Free Balance Sheet Template

This balance sheet excel template is an easy-to-use tool that collects your data inputs through simple questions and then automatically generates your balance sheet for you! Plus it will tell you when it balances or if it doesn't. To make things even easier, we have created a step-by-step video guide that shows you exactly how to make a balance sheet so you aren't left with any confusion!

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Learn how to create a balance sheet in minutes

Using this excel and google sheet balance sheet template you can generate a ready to use balance by just punching in your data as answers to the questions on the input tab

Perfect for use as a small business balance sheet applying for a loan or just trying to review finances.


How to Create your own Balance Sheet Without a Template

1. Format Your Balance Sheet – The first thing you need to do is format your balance sheet.  In the simplest form all you need to remember with your Balance Sheet is that Assets = Liabilities + Owner’s Equity.  You can see the basic line items that make up a balance sheet in the image below.  

Balance Sheet

2.  Enter Starting Balances – The first thing you need to do is enter starting balances.  I am going to show you an example of a fictitious business called Adam’s Lawn Care.  When I started the business my balance sheet was pretty empty as you can see below.  All I had was a bit of cash in the bank, a lawnmower, and some “Paid in Capital” which was my personal investment into the company to purchase the lawnmower initially.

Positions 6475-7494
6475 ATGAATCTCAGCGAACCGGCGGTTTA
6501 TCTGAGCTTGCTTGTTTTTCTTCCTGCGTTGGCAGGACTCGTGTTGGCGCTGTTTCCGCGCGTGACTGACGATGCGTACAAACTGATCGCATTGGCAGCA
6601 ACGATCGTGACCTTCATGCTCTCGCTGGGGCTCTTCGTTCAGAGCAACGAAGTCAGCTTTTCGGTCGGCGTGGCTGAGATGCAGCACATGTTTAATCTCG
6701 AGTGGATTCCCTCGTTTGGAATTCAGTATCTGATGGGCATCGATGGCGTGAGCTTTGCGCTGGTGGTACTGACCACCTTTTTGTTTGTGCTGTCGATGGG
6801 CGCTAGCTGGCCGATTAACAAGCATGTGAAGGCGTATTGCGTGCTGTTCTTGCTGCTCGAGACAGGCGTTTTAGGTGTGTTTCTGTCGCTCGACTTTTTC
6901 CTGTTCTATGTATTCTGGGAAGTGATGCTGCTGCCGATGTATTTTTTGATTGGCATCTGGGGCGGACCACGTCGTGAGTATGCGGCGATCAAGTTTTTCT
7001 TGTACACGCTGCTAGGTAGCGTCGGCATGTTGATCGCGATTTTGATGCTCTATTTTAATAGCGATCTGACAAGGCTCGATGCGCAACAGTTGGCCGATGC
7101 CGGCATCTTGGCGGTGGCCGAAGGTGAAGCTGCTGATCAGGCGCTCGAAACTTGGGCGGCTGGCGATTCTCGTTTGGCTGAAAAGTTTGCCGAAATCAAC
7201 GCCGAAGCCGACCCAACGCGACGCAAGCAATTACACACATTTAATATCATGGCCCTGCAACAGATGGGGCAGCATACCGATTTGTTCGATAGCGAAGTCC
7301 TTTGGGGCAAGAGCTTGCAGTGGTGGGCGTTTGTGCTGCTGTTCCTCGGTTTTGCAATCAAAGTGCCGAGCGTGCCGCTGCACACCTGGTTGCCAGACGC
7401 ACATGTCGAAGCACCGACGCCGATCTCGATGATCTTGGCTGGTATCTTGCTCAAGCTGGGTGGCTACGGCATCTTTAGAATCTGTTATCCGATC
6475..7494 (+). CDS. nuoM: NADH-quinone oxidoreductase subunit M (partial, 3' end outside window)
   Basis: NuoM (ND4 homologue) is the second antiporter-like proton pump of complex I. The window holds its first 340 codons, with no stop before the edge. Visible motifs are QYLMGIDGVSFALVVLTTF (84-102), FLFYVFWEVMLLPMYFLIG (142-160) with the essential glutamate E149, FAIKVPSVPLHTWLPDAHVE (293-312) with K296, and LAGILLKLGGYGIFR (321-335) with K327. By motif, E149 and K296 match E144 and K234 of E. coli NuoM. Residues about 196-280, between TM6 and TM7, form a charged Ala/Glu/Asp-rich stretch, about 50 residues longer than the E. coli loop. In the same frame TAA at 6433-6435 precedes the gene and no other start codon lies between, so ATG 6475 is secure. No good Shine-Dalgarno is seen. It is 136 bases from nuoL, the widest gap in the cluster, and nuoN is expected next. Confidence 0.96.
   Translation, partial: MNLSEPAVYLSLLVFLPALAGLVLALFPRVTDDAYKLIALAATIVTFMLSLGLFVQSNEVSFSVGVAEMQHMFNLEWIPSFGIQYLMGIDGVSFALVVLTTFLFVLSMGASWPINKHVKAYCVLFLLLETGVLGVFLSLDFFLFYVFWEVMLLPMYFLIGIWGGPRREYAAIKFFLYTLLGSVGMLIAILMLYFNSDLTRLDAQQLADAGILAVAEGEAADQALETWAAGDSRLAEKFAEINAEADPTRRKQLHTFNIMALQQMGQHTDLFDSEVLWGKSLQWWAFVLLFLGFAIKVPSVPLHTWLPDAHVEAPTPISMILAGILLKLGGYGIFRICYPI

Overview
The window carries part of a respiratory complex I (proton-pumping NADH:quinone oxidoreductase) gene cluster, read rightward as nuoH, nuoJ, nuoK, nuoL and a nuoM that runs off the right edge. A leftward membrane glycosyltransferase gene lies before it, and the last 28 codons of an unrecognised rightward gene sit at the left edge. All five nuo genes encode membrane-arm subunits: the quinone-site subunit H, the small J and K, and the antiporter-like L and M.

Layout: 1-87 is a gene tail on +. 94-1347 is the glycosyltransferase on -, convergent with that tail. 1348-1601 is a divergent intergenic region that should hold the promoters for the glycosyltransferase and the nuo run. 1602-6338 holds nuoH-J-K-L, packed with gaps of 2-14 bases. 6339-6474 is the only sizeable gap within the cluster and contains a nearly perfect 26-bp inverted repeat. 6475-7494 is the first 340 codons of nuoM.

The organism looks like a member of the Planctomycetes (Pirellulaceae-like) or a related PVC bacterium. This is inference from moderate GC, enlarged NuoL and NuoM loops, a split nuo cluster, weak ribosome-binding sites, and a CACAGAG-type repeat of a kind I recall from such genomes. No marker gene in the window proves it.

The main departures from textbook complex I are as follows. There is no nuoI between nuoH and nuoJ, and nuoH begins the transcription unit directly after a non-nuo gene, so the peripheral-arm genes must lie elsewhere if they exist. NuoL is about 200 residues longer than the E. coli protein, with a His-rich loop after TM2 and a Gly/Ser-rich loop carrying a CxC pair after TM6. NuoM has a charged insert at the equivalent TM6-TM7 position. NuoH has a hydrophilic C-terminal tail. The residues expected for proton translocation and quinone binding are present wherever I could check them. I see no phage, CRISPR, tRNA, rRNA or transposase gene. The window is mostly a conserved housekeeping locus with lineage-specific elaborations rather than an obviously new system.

Balance Sheet Example

You can also see that the $4,500 in cash that I have also shows up in the Paid in Capital section as my investment into the company.

3.  How Sales Impact the Balance Sheet

So the next thing that will hopefully happen with the business is SALES!  So let’s assume I get a contract with 5 local businesses to mow their grounds.  I will do the work, and then invoice the company and expect to get paid in 30 days.  Let’s say that I charge each company $1,000 for the first month of work, so I would have $5,000 in sales, but the day after I invoice that does not show up as cash on the balance sheet yet.  Instead it shows up as Accounts Receivable.

4.  How Expenses Impact the Balance Sheet

In the process of generating those sales I will have some expenses like fuel, oil, meals, etc.  Let’s assume that I have $1,000 worth of expenses half of which I paid with cash, and the other half I paid with a credit card.  So let’s see how that changes my balance sheet.

Balance Sheet Example

Now you will also notice above that Retained Earnings went up to $4,000.  Retained earnings is all of your cumulative net profit or net loss.  So as of right now I have $5,000 in income and only $1,000 in expenses so I have a $4,000 net income that flows through to retained earnings on the balance sheet.

5.  How Does a New Loan Impact the Balance Sheet

Finally I want to show you how the balance sheet changes when I buy a small office for my business.  I had to get a loan from the bank to purchase the building, so my liabilities increase by the loan amount of $75,000, and my assets increase by the price of the building, $75,000.

New Balance Sheet Example